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Algebra/A question about proofs in college algebra


The following is a proof of a false theorem, the required from me is to determine the flaw in the arguments

Theorem: Let n be a natural number. Any set of at most n elements numbers contains at most one element.

Corollary: There are no finite sets with more than one element.

Proof of Theorem: Suppose the theorem is false. Let n be the smallest natural number for which it is false. Clearly n doesn't equal 1 since the theorem is true for n = 1. Let S be a set with no more than n elements for which the assertion is false. Since n is the smallest natural number for which the assertion is false, it is true for numbers less than n. So the set S must have exactly n elements. Let the elements of S be x_1, x_2, x_3, ..., x_n . Let T_i be the set containing every element of S except for x_i ; so its elements are

x_1, x_2, x_3, x_4,...., x_{i-1}, x_{i+1},..., x_n
Since each T_i has less elements than S, the assertion must be true of T_i . But then we have


But since this is true for all choices of i, we have with a different choice, say j


Since each of these leaves out only one of the x_k , we see that the two sets of equalities together show that all the x_k are equal. So, all the x_k are all equal. But then the assertion is true of S, contradicting the choice of S.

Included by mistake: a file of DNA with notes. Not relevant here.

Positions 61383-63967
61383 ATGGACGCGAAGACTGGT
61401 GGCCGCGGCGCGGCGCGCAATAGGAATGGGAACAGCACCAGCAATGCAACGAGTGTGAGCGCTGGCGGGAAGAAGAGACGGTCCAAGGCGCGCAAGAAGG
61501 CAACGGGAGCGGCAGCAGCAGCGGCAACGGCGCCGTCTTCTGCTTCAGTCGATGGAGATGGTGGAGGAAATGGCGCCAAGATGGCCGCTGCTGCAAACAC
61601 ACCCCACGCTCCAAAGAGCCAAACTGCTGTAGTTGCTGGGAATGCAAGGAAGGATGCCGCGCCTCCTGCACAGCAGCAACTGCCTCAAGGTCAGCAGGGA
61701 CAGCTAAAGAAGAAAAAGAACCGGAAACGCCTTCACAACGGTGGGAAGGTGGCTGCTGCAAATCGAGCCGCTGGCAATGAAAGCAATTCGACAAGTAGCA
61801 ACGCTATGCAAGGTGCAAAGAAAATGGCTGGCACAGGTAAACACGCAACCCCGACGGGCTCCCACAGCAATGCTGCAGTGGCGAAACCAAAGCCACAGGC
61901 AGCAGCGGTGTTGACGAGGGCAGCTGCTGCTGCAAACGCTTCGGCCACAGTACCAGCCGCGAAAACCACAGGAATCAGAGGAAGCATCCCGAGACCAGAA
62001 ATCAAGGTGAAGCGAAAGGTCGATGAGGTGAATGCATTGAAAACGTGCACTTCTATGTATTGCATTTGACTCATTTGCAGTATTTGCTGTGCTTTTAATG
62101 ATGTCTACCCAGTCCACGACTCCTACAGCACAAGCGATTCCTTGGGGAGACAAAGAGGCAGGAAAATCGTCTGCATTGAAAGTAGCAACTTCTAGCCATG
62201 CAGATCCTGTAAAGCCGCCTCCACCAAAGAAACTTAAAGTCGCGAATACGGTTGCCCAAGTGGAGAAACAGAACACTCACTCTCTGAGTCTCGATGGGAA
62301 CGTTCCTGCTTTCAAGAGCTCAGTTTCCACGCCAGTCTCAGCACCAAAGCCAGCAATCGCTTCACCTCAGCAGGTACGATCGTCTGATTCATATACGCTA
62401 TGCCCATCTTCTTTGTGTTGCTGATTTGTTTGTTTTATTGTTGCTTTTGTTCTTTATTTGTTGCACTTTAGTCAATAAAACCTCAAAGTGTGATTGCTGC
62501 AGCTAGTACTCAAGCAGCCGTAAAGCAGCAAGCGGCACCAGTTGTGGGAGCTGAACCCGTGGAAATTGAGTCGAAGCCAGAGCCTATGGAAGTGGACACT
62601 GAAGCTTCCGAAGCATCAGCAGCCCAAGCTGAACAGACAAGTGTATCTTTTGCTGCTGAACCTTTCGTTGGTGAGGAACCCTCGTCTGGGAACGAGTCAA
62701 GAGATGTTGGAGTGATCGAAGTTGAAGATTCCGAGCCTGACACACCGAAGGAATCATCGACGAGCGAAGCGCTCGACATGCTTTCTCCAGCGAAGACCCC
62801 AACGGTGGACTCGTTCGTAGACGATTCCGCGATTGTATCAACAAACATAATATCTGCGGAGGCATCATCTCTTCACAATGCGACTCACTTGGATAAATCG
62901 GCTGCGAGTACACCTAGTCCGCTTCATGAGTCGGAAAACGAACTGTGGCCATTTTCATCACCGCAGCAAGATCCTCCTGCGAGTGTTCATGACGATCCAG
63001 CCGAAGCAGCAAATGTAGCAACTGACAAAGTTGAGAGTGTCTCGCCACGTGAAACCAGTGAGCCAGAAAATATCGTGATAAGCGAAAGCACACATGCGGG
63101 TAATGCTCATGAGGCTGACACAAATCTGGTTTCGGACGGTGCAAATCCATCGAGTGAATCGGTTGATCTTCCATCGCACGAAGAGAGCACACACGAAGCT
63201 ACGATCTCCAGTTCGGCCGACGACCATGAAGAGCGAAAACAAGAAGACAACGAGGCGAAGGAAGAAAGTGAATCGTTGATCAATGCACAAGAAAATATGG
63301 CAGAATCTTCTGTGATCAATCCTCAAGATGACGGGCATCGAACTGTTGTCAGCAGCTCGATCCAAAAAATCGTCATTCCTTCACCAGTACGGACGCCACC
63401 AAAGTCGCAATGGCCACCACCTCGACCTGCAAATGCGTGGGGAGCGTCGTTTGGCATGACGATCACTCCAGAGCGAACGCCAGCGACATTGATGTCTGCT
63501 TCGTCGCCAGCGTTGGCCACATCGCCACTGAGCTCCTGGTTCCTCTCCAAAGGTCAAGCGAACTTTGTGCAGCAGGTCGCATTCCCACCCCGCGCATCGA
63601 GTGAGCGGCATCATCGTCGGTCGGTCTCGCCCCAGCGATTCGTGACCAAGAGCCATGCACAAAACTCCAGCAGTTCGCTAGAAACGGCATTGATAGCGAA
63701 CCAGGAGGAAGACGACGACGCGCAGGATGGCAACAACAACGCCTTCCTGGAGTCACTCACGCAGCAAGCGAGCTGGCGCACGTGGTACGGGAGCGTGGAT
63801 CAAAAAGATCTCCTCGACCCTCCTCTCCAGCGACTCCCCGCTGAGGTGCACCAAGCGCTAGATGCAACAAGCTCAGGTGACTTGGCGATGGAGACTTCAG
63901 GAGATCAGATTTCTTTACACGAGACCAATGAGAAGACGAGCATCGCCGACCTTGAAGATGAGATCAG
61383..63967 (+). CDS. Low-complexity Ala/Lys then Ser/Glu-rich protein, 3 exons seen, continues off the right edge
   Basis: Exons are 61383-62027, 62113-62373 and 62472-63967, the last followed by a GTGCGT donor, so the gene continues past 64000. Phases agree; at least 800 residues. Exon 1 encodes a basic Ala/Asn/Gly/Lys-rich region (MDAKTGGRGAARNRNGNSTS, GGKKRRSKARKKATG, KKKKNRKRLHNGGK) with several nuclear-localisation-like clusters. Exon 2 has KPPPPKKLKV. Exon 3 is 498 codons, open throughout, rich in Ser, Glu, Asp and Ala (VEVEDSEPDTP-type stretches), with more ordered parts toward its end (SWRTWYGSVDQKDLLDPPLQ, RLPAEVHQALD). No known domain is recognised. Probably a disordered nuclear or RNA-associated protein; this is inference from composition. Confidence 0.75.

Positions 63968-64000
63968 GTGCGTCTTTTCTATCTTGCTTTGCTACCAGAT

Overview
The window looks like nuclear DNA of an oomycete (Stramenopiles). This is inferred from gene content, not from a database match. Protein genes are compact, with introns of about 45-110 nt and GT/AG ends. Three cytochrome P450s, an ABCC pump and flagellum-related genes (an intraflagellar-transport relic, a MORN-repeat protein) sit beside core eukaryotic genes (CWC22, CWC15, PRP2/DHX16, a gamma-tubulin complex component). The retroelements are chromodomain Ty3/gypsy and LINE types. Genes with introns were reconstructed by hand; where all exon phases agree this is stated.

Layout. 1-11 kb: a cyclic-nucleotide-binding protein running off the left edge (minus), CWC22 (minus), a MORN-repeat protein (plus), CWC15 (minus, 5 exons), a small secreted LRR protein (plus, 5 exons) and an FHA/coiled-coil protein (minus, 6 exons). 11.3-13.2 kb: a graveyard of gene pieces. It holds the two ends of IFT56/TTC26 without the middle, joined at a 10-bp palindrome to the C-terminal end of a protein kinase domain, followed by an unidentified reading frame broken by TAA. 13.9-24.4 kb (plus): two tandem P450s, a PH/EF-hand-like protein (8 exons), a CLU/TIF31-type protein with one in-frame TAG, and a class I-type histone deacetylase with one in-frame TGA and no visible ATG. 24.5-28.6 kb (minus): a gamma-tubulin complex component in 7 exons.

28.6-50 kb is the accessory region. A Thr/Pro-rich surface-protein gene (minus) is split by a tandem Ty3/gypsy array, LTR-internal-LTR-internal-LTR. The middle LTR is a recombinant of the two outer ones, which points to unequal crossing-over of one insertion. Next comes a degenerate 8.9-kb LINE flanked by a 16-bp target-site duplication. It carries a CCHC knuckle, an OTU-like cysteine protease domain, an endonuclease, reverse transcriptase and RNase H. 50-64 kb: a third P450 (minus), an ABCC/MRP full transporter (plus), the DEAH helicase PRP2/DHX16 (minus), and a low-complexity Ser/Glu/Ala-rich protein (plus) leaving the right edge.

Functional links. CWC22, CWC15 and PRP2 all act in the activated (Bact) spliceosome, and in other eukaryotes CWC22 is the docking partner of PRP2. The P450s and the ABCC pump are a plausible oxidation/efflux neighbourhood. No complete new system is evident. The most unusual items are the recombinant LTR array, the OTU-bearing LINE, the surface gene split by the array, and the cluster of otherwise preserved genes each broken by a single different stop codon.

The flaw in the arguements, when we say that all the elements of T_i are equal, we assume that i is an unique element and no element in S is equal to i, but this could be false.

Am I right? Or there is another flaw?

The flaw is in the hidden assumption that the least such n is 3 or greater. In fact , the least such n is n = 2

If you try to carry out the argument with only two elements in S , Ti and Tj won't have any elements in common to establish the equality. That's where it fails.  


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